On a quiet Sunday afternoon two days before the November Election, Allen Warren was sitting in his campaign headquarters moving his fork through exquisite, fragrant cuisine from the several cultures of his supporters.
Spicy southern chicken dishes, Mexican delicacies and the unique dishes of Hmong volunteers made up yet another campaign meal in his headquarters on Del Paso Boulevard.
The election was very close, the outcome uncertain, and his opponent seemed tobe gaining momentum.
“The outcome of this election will not determine my commitment to this community,” he said, “My commitment is unwavering, regardless of the outcome.”
His calm contemplative delivery seemed a blending of resignation and resolve, of hope and realism, the assessment of someone who knew how to weigh a range of possibilities.
But really, for those who know Allen Wayne Warren, the comment was his typical level-headed reference to why he was running for City Council and what would still need to be done in Del Paso Heights and the rest of North Sacramento after the election, regardless of whether he emerged as a city council member.
“We have done everything we needed to do to win this thing, and I think we will” he said. “I could not be prouder of the way this community — particularly Del Paso Heights and Strawberry Manor, communities that have not traditionally had high voter turnout. — have rallied to this cause. We have volunteers from every culture and part of this community. They have come together to win this election.”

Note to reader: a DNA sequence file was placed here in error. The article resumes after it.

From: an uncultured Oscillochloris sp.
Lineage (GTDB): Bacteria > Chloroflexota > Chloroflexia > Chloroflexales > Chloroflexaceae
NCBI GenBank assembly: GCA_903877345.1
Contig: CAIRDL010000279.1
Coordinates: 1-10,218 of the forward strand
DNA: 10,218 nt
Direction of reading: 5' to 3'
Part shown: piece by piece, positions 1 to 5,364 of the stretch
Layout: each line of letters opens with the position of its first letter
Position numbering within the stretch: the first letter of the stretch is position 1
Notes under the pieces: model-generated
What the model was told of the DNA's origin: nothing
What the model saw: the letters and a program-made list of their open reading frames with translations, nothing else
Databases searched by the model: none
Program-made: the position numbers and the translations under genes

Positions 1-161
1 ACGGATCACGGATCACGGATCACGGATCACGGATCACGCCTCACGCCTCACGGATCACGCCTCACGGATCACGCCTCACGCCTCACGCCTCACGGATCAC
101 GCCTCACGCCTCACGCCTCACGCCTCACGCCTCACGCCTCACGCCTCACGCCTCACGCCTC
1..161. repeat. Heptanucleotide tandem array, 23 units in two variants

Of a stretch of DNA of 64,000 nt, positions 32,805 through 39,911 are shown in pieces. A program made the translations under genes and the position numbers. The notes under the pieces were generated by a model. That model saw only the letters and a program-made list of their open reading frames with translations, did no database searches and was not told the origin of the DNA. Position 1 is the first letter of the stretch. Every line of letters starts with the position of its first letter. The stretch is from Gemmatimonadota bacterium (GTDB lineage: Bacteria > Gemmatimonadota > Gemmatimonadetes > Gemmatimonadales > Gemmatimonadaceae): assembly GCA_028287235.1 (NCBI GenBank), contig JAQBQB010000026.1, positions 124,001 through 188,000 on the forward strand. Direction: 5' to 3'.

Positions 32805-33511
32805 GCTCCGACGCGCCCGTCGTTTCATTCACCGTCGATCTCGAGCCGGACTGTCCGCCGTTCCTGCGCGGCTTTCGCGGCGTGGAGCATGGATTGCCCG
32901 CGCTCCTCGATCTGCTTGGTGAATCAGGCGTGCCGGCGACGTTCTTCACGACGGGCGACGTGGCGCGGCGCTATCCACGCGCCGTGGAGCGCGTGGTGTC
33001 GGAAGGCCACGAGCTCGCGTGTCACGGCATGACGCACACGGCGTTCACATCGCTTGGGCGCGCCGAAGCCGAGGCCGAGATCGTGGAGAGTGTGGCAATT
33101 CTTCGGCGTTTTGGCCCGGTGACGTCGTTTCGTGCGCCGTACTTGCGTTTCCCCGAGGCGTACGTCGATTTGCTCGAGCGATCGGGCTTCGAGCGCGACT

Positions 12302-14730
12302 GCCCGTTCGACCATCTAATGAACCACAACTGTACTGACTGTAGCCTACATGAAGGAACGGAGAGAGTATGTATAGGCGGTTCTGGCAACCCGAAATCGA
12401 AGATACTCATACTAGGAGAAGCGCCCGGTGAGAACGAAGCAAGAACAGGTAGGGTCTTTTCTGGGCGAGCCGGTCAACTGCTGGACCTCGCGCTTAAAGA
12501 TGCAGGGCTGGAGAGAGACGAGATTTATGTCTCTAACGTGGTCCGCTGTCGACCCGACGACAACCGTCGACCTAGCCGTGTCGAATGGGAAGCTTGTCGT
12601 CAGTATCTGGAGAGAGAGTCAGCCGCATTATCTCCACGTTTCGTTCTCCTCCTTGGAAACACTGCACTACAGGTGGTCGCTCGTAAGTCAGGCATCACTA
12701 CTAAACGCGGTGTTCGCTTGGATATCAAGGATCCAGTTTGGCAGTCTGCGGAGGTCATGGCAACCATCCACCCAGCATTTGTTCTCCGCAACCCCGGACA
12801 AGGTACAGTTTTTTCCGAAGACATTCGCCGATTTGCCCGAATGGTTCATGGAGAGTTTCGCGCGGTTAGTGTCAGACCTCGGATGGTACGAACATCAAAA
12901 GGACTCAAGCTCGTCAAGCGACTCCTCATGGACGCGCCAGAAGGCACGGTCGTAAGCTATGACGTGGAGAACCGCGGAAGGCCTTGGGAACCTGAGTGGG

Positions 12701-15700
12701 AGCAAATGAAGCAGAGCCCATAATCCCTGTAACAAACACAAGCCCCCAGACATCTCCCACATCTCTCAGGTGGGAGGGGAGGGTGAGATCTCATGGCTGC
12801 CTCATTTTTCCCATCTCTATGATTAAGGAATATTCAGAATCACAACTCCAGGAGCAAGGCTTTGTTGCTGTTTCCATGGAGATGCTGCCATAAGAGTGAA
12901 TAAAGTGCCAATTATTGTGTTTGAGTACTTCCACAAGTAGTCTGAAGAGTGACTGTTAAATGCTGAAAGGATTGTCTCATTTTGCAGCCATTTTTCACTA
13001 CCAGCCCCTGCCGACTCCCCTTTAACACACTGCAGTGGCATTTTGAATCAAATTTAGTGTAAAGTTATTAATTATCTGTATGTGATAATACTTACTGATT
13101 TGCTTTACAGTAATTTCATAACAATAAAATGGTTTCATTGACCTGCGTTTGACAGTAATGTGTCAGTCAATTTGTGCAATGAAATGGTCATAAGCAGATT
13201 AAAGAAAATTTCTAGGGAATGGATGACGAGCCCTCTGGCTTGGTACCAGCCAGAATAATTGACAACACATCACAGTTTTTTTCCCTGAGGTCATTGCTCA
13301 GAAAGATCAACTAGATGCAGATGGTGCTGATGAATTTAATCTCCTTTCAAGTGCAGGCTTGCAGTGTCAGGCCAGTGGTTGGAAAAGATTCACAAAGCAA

He was right, of course, but over the next 30 days post-election ballot counting raised and dashed hopes in both candidates’ camps as weekly updates were reported. But Warren was always certain of winning and even more certain that he would finally gain the lever of power that would help him transform the neighborhood of birth.
Despite the being behind for weeks, when asked how things were going he’d always say “we’ll be alright.”
Now, Council Member Allen Wayne Warren has an office in City Hall for the next four years, and the power to bring change to Del Paso Heights and the entire 2nd Council District. He says he feels “alright” about that.
At his victory party, rather than leaping into air, fist pumping and exploding with joy like his supporters, he smiled that measured thoughtful smile of his and thanked everyone who had anything do to with his victory, beginning with his wife and family.
While others cheered, clapped and back-slapped, Warren seemed to be surveying the room for the people he would need to move his agenda forward. He looked almost amused at the high-fiving and riotous laughter that accompanied his acceptance speech.
But that demeanor reflects the unflappable nature of now-Councilmember Warren — a man of deep convictions, strong faith and unwavering commitment to his priorities.
He believes he now has a hard-won opportunity to serve the community he loves and that loves him. And he’s eager to get started.
“We have a lot of work to do. From improving city services, protecting our children and making improvements that will transform Del Paso Heights and the Del Paso Boulevard Business District. We have challenges,” he says.
An Education Improvement Opportunity
While his election made him a city councilman, his own experiences as a child, a parent and resident of a low-income community have driven a passion for better schools. Early on, he helped found school-district-supported Charter Schools in the old Grant Joint Union High School District, where his own education began.